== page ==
L I T T O R A L

Timothy Steele On The Pleasures Of Metrical Writing

01/09/2010  by Shayne Benowitz  1 Comment
 

Steele_SM.jpg

photo by Sharon McGauley


Timothy Steele
gave a talk yesterday on the pleasures of metrical writing. This was a topic
that many of the poets touched on throughout the day in their readings and
panel discussions. In fact, Rhina Espaillat quipped that she invented
meter as a schoolgirl when she first discovered rhythmical pattern (ta-tum ta-tum ta-tum ta-tum) in the
poetry her teacher read. In the same panel, Maxine Kumin was quick to correct Espaillat
that she beat her to it ten years prior when she invented meter. This pursuit
of shapeliness, form, movement, and music is at the very heart of writing
poetry.


For Steele, it
is essential that poets today not abandon meter completely. It is not enough
for young readers and writers to go back to old masters of verse such as Shakespeare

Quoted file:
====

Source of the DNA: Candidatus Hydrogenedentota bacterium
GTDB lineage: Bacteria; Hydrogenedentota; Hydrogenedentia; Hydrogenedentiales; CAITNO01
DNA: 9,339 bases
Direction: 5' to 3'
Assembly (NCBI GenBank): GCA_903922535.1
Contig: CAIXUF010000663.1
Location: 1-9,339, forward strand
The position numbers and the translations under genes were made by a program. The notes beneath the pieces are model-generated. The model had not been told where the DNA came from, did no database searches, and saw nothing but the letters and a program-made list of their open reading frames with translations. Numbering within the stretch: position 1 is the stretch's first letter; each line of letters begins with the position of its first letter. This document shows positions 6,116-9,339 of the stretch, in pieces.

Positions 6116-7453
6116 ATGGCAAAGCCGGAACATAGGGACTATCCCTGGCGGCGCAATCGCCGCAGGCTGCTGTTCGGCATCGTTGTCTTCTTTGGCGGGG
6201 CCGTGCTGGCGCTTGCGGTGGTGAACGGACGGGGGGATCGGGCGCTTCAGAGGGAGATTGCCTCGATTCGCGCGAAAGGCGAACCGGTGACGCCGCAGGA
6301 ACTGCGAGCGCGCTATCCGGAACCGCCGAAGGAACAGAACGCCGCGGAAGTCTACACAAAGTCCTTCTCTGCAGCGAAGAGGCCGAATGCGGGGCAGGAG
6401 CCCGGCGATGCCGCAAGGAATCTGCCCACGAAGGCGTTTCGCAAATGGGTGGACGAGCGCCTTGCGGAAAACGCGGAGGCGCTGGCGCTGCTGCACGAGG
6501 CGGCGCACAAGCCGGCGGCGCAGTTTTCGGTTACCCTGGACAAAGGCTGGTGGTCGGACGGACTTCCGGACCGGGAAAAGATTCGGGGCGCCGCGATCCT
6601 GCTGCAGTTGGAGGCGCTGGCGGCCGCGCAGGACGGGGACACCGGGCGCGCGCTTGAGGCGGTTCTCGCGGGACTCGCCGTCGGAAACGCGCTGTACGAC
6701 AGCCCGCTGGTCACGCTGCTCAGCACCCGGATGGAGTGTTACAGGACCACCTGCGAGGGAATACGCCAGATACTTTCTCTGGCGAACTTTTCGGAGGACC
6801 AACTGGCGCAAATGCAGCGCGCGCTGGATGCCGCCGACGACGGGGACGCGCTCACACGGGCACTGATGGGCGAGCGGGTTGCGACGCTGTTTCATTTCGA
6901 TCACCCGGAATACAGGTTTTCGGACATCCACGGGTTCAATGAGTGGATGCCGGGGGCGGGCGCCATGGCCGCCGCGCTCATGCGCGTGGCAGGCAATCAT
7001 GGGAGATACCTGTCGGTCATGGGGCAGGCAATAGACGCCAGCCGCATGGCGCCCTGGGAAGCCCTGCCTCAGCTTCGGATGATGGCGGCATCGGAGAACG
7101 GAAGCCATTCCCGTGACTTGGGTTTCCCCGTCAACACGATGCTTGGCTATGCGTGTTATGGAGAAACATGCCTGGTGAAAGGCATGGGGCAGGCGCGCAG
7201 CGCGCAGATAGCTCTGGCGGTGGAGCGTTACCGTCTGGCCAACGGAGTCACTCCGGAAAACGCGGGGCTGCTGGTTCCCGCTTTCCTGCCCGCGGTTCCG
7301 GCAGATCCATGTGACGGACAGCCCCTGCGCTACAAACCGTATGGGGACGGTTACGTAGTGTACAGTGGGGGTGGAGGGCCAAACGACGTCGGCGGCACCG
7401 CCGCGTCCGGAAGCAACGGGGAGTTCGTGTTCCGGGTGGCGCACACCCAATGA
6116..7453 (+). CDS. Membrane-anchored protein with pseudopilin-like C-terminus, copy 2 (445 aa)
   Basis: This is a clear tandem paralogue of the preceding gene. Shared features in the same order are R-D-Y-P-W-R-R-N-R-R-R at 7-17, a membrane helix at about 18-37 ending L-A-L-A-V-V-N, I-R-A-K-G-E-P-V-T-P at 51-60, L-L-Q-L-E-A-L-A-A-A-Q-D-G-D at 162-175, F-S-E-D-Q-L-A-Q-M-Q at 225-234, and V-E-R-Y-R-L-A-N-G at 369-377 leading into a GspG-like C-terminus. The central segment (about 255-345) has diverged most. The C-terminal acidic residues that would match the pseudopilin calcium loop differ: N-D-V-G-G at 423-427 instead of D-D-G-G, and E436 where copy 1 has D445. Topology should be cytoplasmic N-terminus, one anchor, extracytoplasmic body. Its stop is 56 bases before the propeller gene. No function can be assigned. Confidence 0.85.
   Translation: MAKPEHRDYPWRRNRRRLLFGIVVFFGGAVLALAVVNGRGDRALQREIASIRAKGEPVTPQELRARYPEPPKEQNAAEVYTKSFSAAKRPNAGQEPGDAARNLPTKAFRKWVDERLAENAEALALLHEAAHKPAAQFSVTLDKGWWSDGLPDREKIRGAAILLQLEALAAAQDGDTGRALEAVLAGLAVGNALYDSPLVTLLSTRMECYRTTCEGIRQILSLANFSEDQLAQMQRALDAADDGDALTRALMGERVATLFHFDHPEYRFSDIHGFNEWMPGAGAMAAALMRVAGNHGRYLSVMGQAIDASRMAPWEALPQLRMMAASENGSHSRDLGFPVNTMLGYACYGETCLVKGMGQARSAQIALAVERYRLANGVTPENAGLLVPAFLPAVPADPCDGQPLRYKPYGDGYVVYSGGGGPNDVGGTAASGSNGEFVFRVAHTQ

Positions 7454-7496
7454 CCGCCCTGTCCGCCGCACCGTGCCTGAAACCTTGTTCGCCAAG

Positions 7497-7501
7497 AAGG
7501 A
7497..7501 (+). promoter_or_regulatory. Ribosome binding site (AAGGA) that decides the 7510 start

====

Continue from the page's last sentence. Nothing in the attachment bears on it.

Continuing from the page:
for this metrical pleasure. There must be a spark of emulation from today’s
living writers for the next generation of poets to use meter in a way that is
relevant and modern.


Meter is an
enchanting fusion of order and disorder, Steele explained. It is a sensuous
purchase on language. Meter is set. Irregularity is presented with words,
phrases, and syntax. It is not necessary to analyze rhythm, per se. One can let
it happen. Maxine Kumin also noted that form is used and complied with, but
also violated.


Yusef Komunyakaa
likened poetry to carpentry. In both pursuits there are a particular set of
tools at hand to create something that functions. Each is admired for its precision
in composition. He noted the visceral use of the hands in both pursuits as
messengers of the brain formed through accidental perfection. For Komunyakaa,
energy is the soul of poetry.


Steele asserted
that meter stops you and asks you to check your inspiration. It is an
instrument of discovery. It is meter that gives a poem its shape. Metrical
pleasure is what allows a poem to seep into your consciousness time and again,
recalling upon it in moments of joy or sorrow.

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One Response

  1. Timothy Steele, along with A.E. Stallings, are two of my favorite contemporary poets who know how to use rhyme in both a new, creative and natural way. Recently enjoyed reading Steele’s “The Color Wheel.”

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